Mason Walton - 10 months ago 39

Java Question

Suppose an algorithm that processes an array is O (log n). The

algorithm takes at most 12 µs to process an array of size 25. All

conditions being equal, approximately, at most how long will the

algorithm take to process an array of size 625?

Would I solve this by dividing 625/25 = 25 and then multiplying that by the 12 microseconds it takes per 25 elements ((625/25)*12 = 300 microseconds), or is there more to it? For example, would i need to calculate the max number of comparisons using log2(625) + 1 and use that in the calculation? Any help is appreciated.

Answer Source

If the algorithm takes O(log *n*) time then it takes *C* log *n* + *f*(*n*) time to process *n* elements. Here *C* is some constant factor and *f*(*n*) is some function which grows slower than O(log *n*).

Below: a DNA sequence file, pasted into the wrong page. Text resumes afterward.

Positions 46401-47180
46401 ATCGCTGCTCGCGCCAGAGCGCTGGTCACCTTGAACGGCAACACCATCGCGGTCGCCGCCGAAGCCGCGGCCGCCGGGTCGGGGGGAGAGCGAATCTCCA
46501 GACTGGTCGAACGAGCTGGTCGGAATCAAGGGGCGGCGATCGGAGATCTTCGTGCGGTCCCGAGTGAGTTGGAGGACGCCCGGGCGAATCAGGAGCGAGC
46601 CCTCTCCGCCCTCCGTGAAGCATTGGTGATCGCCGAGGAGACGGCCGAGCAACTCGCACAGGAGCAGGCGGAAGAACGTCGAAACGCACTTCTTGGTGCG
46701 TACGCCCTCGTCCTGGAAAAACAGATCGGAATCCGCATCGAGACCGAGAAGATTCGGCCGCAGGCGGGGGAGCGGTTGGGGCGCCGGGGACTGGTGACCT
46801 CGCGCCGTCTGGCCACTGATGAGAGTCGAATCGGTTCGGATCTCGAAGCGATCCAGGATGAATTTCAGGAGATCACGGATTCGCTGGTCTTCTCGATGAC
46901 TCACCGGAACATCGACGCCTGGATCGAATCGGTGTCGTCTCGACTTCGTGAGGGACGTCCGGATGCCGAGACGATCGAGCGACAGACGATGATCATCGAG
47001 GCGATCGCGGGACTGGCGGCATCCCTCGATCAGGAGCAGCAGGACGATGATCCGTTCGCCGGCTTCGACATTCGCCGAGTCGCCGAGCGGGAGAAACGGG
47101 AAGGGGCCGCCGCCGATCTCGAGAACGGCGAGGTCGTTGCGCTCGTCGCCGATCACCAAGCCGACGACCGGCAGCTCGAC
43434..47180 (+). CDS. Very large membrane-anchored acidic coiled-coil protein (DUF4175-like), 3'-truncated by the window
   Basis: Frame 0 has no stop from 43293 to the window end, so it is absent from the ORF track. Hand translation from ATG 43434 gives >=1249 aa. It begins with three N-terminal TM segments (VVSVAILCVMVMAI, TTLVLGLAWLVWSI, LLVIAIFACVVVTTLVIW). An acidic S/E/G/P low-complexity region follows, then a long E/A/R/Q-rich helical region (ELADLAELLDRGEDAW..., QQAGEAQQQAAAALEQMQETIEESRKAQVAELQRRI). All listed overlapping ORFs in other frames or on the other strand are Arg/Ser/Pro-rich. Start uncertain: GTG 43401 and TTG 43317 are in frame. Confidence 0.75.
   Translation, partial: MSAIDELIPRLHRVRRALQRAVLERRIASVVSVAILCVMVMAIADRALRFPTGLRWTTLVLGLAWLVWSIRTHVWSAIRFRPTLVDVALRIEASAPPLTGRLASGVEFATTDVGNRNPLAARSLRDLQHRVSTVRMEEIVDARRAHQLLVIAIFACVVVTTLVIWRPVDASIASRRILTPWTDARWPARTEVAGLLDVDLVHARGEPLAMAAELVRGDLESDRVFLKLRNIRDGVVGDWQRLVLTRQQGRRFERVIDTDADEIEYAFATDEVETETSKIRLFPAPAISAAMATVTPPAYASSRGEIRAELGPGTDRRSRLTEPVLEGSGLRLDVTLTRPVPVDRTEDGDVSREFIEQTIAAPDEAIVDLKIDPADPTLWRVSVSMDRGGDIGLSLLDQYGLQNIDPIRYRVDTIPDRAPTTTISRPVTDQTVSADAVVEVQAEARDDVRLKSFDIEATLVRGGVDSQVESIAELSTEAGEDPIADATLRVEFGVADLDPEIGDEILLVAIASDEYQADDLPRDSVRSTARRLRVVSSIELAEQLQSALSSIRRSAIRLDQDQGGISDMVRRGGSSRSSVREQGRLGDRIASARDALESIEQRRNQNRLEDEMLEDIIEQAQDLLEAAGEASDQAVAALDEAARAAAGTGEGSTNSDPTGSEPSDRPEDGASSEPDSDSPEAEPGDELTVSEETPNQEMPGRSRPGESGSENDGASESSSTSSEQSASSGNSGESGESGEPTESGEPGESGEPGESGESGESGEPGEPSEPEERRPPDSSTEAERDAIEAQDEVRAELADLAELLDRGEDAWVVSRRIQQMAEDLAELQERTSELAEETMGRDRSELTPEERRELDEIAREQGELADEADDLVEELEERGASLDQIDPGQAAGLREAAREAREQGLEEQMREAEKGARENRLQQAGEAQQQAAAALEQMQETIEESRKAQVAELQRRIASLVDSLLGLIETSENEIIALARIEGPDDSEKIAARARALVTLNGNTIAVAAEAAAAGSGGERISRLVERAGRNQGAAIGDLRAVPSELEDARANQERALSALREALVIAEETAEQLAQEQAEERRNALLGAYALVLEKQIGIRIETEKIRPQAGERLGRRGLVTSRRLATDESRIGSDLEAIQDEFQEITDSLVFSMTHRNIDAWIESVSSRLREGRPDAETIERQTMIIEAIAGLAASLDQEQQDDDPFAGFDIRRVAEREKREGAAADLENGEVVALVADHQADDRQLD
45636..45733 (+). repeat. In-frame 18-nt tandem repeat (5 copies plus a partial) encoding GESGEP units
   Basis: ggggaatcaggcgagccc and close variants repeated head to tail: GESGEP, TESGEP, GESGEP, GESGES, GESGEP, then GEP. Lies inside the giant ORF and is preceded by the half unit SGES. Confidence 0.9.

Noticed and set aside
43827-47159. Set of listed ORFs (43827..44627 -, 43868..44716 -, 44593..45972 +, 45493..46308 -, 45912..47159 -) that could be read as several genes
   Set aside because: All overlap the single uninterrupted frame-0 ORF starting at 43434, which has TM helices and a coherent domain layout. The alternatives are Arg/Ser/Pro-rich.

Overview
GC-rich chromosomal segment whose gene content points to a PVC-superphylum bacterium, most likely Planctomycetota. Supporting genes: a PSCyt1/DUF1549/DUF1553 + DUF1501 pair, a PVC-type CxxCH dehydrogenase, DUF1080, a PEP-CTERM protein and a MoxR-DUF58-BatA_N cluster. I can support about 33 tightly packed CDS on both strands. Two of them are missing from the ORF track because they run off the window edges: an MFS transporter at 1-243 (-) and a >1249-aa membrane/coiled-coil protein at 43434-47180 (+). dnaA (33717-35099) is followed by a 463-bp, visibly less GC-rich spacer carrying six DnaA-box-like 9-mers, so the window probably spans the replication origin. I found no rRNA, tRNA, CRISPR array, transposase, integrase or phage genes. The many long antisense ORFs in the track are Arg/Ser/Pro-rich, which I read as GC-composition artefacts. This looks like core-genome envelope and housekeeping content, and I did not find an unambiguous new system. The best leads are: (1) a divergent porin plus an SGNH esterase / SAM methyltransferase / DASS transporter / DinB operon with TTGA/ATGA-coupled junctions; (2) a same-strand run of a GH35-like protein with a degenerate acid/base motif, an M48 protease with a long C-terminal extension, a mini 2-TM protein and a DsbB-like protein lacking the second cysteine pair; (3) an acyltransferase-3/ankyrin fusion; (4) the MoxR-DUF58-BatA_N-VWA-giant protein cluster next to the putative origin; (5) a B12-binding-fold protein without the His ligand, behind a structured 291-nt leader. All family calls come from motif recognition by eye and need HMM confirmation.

The worst case for scaling purposes is when the *f*(*n*) term contributes nothing—i.e., when *f*(*n*) = 0—so let's forget about that term. We'll just consider *C* log *n*.

We know that

Clog 25 = 12µs

Therefore

C= 12µs / log 25

Now if we plug in 625, we get:

Clogn= (12µs / log 25) log 625 =24µs

(The presumption in my answer is that *f*(*n*) is always non-negative and is monotonically increasing. That's not a mathematical requirement of Big-O notation, but in practice it's a reasonable restriction.)